Ø     I could, of course, talk about what the EU has delivered for Ireland: the contribution that the EU made to support the peace process, the role of structural funds and the single market in Ireland's economic transformation; the way that European law has strengthened women's rights here. But more important is how much Ireland has contributed to the European Union. Your Presidencies of the Union have always been big successes: I wonder if it's because of the gift of the gab: when you need to find a compromise, the Irish can be very persuasive. I think it's no accident that the most senior official in the whole Commission, Catherine Day, is an Irish woman.

Ø     Talking of finding compromises, agreeing the new Treaty was one long exercise in finding compromise, and, for the first time, it was a compromise between 27 countries. So it's a bit like a three dimensional chess puzzle to get it right. And it's taken us 8 years to get to this stage.

Ø     But the No campaign asks some very relevant questions about why the Irish should vote on the same text that they rejected last year. At the time I said that the Irish vote was an answer but not a solution. Why? Because the Irish had said no but 25 others had said yes. The question was whether the concerns you had raised could be addressed. A lot of effort has been made by the other 26 Member States of the EU to do everything possible to accommodate Irish concerns. Why? Because, as I said, Ireland is important to the Union.

Ø     Now it's for you to decide whether enough has been done. So the question you are being asked today is a different one from the one you were asked last year. And I want to publicly thank the Irish for making sure that the Commission in the future will have one Commissioner from every country of the Union sitting around the table. Long before the Irish referendum I have publicly and privately argued against reducing the size of the Commission. You have guaranteed that there will be an Irish Commissioner, but you have also guaranteed that there will be a Swedish, a Bulgarian and a Danish one.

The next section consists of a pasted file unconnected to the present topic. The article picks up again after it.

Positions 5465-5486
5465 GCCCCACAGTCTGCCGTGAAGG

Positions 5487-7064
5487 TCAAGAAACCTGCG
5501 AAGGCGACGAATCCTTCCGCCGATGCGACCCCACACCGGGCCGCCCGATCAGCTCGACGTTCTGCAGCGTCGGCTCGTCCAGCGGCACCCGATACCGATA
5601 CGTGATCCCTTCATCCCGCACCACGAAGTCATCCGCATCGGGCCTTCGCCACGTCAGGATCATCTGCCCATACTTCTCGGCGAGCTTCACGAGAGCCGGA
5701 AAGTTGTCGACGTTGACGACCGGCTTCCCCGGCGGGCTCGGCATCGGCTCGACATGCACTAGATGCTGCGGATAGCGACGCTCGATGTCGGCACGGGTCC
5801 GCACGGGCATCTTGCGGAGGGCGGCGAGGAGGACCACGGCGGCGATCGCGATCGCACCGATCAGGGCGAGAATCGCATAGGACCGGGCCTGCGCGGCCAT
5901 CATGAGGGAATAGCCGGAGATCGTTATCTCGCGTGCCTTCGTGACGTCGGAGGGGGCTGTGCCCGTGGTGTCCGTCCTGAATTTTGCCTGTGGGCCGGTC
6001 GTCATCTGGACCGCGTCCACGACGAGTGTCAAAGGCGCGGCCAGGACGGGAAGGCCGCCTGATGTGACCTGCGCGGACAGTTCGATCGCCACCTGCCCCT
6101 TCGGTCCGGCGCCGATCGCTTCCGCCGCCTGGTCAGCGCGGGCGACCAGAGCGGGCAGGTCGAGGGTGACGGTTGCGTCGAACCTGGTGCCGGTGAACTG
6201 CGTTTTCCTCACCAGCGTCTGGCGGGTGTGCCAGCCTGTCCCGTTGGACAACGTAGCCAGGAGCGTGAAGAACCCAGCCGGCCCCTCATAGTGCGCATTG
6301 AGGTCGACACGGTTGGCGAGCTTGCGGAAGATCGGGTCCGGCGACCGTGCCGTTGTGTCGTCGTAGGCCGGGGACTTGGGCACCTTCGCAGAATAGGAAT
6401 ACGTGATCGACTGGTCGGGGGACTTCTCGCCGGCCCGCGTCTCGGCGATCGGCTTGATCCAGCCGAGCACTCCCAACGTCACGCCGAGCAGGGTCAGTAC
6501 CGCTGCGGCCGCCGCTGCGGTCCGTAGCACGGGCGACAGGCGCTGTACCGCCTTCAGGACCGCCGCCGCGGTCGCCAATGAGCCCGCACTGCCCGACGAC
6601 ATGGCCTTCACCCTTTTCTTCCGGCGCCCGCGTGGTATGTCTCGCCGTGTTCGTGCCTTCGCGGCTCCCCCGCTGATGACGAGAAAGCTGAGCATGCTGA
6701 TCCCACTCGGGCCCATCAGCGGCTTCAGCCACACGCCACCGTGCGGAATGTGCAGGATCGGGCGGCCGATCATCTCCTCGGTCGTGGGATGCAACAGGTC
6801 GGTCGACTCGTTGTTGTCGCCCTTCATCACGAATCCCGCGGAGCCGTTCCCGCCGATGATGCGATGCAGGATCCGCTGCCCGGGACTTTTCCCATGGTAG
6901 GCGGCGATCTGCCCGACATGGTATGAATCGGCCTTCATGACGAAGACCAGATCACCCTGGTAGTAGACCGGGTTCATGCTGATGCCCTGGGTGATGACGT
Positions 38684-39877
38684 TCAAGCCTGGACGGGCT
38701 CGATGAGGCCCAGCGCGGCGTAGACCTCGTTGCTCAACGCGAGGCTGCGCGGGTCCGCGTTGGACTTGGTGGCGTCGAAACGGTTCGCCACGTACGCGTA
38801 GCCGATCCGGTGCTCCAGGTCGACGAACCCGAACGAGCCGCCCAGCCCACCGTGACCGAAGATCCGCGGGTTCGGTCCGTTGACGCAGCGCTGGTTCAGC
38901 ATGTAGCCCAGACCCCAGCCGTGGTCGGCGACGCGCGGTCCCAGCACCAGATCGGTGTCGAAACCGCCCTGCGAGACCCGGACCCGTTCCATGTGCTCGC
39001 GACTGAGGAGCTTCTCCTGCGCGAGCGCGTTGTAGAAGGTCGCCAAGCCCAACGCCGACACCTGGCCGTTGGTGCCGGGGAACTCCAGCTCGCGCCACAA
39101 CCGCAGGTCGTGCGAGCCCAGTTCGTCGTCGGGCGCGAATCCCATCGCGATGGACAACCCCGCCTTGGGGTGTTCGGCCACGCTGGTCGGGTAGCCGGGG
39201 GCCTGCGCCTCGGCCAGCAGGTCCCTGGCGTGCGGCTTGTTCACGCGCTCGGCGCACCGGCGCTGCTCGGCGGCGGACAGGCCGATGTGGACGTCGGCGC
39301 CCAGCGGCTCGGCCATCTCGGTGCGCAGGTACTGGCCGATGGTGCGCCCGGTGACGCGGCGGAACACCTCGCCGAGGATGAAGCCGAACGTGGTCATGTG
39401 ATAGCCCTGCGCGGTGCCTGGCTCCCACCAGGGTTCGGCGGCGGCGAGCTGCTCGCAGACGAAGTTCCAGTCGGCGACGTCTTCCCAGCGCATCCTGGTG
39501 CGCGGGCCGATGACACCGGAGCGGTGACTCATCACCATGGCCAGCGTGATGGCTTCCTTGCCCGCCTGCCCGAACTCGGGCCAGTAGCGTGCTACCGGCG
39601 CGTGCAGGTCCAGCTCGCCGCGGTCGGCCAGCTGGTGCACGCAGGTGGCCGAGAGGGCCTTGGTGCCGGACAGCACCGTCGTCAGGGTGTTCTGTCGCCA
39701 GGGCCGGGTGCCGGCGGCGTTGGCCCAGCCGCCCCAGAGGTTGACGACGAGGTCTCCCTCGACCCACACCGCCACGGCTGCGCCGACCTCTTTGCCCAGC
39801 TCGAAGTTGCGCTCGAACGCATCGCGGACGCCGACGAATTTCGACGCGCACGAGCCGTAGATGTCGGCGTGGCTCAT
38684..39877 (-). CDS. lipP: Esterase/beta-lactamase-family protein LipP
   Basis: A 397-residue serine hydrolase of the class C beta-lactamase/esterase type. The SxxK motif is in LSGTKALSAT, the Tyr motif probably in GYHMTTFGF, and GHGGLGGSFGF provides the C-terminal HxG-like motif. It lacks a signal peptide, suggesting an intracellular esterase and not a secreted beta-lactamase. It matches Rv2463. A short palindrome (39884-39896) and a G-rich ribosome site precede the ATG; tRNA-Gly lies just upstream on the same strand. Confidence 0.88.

Ø     For the rest, I can promise you that there will be no conscription of your children into a European army, abortion and euthanasia are not going to be legalised, and the size of the minimum wage will remain the responsibility of your government, and your government alone.

Ø     And on worker's rights, as a social democrat who has defended these rights for my whole political life, as a Commissioner, a Swedish minister and as an MP, can I say this. I share the concerns of working people in this country and across Europe about the implications and effects of Court judgements. I would prefer that we review certain European laws to make sure that we maintain the right balance between the single market and the rights of all workers to decent wages and living conditions. We absolutely have to avoid the kind of race to the bottom that could destroy the European social model. But the new Treaty will help us to do that because the Charter of Fundamental Rights will be a legally binding part of it.